Caregiver CNA: Education Requirements and Career Information

Caregiver CNAs (Certified Nursing Assistants) work for and sometimes live with patients who cannot perform various daily chores for themselves. Unlike all types of home health aide, they must hold a valid CNA license to assist with various, advanced health-related tasks. Learn more about this vocation below.

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Education Requirements for Caregiver CNAs

The minimum educational requirement for caregiver CNAs is a high school diploma or its equivalent. However, specific training requirements such as having CPR certification may vary by state or employer. The U.S. Bureau of Labor Statistics (BLS) maintains that CNAs who wish to work in a healthcare facility are federally required to complete no less than 75 hours of state-approved nursing assistant training and take competency exams (www.bls.gov). Though caregiver CNAs may choose to work in the private sector, helping clients who wish to continue living in their own homes, it may prove helpful for them to have additional training and certification.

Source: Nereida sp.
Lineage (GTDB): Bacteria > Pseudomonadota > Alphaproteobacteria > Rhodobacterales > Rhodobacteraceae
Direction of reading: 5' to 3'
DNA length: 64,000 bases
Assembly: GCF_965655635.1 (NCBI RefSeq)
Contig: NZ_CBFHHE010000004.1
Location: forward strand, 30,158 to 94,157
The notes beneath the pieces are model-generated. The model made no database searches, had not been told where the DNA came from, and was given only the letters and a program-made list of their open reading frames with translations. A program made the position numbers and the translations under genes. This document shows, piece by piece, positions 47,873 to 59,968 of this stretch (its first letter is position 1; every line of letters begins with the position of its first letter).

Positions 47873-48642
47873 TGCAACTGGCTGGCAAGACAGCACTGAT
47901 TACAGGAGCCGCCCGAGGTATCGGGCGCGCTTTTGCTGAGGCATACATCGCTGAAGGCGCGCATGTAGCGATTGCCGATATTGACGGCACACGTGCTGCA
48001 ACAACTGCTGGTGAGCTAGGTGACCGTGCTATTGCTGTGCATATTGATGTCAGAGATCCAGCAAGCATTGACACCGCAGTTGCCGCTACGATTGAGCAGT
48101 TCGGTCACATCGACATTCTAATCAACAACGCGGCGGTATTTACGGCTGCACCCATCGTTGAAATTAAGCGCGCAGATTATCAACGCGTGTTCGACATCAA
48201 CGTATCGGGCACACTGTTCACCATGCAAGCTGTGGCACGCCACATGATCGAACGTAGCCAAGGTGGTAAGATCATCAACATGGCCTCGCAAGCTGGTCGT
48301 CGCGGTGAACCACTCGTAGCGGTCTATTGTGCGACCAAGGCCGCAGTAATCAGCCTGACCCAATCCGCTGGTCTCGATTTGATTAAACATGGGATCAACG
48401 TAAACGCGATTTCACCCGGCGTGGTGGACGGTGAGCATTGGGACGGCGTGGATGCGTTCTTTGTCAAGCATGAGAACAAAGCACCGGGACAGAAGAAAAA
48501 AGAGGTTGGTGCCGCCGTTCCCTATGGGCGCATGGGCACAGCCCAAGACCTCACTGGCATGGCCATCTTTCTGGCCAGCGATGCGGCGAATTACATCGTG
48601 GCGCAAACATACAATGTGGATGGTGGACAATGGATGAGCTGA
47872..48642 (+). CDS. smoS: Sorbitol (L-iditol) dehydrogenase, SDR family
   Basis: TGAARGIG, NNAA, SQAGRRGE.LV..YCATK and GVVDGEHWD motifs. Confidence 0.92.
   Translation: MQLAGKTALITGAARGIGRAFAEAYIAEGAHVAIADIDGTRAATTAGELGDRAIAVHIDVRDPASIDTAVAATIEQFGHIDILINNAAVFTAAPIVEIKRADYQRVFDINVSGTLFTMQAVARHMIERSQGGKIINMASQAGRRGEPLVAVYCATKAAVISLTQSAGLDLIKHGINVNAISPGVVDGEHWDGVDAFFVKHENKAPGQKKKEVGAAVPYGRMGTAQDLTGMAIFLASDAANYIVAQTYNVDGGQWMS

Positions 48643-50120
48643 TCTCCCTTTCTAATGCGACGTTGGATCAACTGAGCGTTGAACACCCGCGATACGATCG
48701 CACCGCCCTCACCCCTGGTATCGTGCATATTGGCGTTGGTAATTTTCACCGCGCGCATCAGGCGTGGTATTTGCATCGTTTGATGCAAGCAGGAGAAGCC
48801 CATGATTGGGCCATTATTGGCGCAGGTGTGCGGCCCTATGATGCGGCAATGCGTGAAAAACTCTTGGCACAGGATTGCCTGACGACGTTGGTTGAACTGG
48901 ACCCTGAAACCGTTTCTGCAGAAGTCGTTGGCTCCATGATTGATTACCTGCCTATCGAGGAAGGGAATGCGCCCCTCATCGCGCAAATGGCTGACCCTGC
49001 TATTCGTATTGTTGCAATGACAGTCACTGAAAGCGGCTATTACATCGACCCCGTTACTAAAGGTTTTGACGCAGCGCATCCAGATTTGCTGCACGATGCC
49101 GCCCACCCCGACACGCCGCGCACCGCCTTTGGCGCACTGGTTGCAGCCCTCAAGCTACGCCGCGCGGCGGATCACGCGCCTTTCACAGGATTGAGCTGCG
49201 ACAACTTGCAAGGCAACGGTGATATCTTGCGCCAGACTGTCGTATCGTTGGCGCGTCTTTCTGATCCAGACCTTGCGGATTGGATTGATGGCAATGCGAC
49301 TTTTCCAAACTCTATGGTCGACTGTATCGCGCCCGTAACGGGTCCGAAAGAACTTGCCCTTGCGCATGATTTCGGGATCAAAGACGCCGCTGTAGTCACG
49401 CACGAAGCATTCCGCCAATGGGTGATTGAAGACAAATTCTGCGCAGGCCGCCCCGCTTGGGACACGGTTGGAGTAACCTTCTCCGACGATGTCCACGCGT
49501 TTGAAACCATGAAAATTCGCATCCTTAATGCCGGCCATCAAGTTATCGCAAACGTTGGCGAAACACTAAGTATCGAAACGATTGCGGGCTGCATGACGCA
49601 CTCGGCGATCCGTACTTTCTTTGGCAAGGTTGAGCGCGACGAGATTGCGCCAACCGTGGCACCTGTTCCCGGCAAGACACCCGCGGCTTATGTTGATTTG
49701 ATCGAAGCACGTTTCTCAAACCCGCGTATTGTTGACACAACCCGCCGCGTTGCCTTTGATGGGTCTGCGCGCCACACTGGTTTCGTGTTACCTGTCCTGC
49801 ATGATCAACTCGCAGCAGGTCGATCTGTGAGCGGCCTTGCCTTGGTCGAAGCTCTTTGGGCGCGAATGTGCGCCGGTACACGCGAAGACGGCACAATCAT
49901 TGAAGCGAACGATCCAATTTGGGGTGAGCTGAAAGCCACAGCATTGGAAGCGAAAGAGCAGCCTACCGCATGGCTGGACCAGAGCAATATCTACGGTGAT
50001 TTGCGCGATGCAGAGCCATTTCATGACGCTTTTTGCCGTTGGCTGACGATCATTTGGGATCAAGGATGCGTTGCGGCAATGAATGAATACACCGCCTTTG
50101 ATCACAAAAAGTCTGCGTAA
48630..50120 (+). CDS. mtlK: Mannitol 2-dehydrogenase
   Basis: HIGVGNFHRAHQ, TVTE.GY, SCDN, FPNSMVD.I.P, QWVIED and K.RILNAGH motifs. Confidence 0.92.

According to the BLS, these training programs offer students information about nutrition, anatomy and physiology. They train students to master techniques such as bathing, grooming and toileting. Classes and programs may also be available at high schools, community colleges, vocational centers, technical institutes and nursing facilities. Organizations such as the American Red Cross may also offer nursing assistant training programs.

Additional Requirements

Caregiver CNAs should be in good physical health. They may be asked to provide proof that they are drug-free and submit to a criminal background check. In addition, having reliable transportation and a valid driver's license may prove helpful.

Career Information

The BLS reports that employment for nursing assistants was expected to increase by 21% between 2012 and 2022 as the need for workers to assist the elderly and infirm increases. Caregiver CNAs working in the private sector may also have the option of living with their clients, providing full-time care via such tasks as:

  • Bathing, feeding and dressing clients
  • Running errands
  • Providing overall companionship
  • Checking pulse rates, taking temperatures and reading blood pressure

According to the BLS, nursing assistants earned an average of $26,020 per year as of 2013. Nursing assistants employed by the federal government earned the highest average wages of $35,950 per year.

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